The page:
Remembering Stanley Crouch, Former Poet-in-Residence

Claremont, Calif. (September 23, 2020)—Stanley Crouch, former Pitzer College poet-in-residence, cultural critic, jazz expert, and literary provocateur, died September 16 at age 74 in New York.

From 1968 to 1975, Crouch taught at The Claremont Colleges, first as poet-in-residence at Pitzer College, then as the first full-time faculty member of the Black Studies Center, and finally in a joint appointment to the BSC and the English Department of Pomona College. During this period in Claremont, Crouch wrote and directed 10 plays.

In 1975, Crouch moved to New York, primarily to be closer to the center of the jazz world. Between 1990 and 2006, he published five collections of essays and a novel, Don’t the Moon Look Lonesome, about the marital struggles of an interracial pair of jazz musicians. His first collection, Notes of a Hanging Judge: Essays and Reviews, 1979-1989, was a finalist for the National Book Critics Circle Award for criticism and was selected by the Encyclopedia Britannica Yearbook as the best book of essays published in 1990. In 2013, he published the biography of Charlie Parker, Kansas City Lightning, considered Crouch’s masterpiece. It was written in the bouncy, rhythmic style of a jazz solo.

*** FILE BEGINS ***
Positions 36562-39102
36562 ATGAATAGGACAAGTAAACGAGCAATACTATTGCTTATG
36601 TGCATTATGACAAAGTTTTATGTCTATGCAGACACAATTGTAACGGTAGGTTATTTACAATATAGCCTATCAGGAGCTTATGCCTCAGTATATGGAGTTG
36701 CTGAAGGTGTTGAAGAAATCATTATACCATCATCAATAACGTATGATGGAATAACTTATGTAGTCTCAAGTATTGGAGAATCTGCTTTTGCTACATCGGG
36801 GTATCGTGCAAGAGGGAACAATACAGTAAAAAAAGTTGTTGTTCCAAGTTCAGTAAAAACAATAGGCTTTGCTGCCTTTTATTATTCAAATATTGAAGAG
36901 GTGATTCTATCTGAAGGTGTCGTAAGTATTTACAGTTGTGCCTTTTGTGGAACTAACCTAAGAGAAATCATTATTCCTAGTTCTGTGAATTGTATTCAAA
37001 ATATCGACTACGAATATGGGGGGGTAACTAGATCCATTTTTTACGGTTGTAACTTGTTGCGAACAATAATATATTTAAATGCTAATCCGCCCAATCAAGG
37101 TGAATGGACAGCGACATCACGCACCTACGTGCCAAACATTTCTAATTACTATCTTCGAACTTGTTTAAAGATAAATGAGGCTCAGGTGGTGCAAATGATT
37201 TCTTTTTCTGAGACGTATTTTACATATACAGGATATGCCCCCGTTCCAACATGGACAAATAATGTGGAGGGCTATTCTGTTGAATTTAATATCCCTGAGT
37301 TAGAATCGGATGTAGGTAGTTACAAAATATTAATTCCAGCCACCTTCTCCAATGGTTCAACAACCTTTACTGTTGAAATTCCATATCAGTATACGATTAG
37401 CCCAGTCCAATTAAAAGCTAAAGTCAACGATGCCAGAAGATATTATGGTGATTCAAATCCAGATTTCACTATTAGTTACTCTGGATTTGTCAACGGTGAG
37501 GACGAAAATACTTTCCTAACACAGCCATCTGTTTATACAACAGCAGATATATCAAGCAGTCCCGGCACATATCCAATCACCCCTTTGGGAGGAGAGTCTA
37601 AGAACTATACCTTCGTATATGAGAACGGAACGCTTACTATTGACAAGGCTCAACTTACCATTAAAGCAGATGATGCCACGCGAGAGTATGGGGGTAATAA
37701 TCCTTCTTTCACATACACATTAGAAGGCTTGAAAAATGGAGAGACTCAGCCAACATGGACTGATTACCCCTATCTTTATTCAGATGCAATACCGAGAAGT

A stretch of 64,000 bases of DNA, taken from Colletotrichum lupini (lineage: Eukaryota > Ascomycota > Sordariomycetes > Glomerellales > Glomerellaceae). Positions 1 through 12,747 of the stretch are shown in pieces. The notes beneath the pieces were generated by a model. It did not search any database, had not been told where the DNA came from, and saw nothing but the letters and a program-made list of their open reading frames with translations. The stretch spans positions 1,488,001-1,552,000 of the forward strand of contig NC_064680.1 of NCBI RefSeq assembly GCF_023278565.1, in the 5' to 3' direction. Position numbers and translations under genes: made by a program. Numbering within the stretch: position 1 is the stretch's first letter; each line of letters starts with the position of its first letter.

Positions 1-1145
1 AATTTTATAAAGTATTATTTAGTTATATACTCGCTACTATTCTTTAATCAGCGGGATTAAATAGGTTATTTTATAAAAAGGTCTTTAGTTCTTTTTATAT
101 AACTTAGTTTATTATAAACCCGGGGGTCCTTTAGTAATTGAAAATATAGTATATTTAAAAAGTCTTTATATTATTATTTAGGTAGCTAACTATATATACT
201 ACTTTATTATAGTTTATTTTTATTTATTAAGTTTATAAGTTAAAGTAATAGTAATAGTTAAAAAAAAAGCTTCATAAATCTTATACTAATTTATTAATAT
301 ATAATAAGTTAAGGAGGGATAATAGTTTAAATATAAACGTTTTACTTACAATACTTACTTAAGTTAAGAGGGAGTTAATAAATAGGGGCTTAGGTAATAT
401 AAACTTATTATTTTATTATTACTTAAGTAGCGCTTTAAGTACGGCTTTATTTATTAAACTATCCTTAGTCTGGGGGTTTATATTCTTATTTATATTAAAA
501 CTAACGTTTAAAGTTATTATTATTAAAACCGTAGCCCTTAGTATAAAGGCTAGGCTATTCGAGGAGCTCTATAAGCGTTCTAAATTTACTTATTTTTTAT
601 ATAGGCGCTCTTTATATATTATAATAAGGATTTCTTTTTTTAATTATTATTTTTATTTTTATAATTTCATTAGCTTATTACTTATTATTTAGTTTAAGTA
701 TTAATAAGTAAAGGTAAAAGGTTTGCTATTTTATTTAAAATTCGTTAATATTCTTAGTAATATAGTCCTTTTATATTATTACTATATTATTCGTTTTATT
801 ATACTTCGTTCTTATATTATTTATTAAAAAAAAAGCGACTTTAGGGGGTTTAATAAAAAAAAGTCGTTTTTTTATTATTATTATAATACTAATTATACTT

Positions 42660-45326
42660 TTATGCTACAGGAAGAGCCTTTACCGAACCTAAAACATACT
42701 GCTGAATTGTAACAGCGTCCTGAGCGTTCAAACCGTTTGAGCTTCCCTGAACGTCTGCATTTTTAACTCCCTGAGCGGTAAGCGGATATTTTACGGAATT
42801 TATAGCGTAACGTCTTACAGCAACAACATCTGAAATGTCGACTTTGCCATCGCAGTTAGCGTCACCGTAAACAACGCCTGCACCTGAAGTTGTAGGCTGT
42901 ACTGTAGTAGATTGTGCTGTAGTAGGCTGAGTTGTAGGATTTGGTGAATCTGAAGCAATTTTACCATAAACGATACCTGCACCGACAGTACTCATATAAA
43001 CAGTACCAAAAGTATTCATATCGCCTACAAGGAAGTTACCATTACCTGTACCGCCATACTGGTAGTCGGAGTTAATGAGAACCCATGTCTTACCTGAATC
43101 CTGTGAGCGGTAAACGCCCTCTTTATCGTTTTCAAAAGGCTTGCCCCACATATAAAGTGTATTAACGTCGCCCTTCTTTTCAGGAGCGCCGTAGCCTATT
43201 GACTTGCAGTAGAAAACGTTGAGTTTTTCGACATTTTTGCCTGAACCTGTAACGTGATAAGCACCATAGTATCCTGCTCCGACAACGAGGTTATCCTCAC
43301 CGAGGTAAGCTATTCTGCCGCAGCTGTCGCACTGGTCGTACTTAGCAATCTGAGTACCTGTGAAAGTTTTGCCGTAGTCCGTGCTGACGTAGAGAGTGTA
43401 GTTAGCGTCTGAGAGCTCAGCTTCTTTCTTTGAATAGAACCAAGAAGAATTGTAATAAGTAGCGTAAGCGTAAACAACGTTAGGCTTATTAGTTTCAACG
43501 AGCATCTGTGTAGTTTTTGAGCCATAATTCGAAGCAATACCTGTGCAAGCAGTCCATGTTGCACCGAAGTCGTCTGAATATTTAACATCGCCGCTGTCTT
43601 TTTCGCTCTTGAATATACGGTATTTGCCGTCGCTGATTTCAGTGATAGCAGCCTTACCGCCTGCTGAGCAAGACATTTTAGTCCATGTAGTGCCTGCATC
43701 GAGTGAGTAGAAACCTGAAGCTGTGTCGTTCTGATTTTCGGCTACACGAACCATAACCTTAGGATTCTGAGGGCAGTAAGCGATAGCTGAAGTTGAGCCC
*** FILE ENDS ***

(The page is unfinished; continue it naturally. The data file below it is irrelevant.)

He was born in Los Angeles on December 14, 1945, and attended East Los Angeles and Southwest junior colleges without earning a degree. Suffering from asthma as a youth, he became a dedicated reader and jazz fan.

Later, as a columnist with the Daily News in New York, Crouch received a MacArthur Foundation “genius” grant and a Jazz Masters Fellowship from the National Endowment for the Arts.

Throughout his life, Crouch was an outspoken critic of culture and society. In 1990, he told the Washington Times, “You have to be the lion in the path of anarchy. See, I’m not going to submit to racism, I don’t care whose version of it I happen to come in contact with; I’m not going to submit to superficial thinking about people; I’m not going to submit to any ideas that reduce the rich possibility of human life.”

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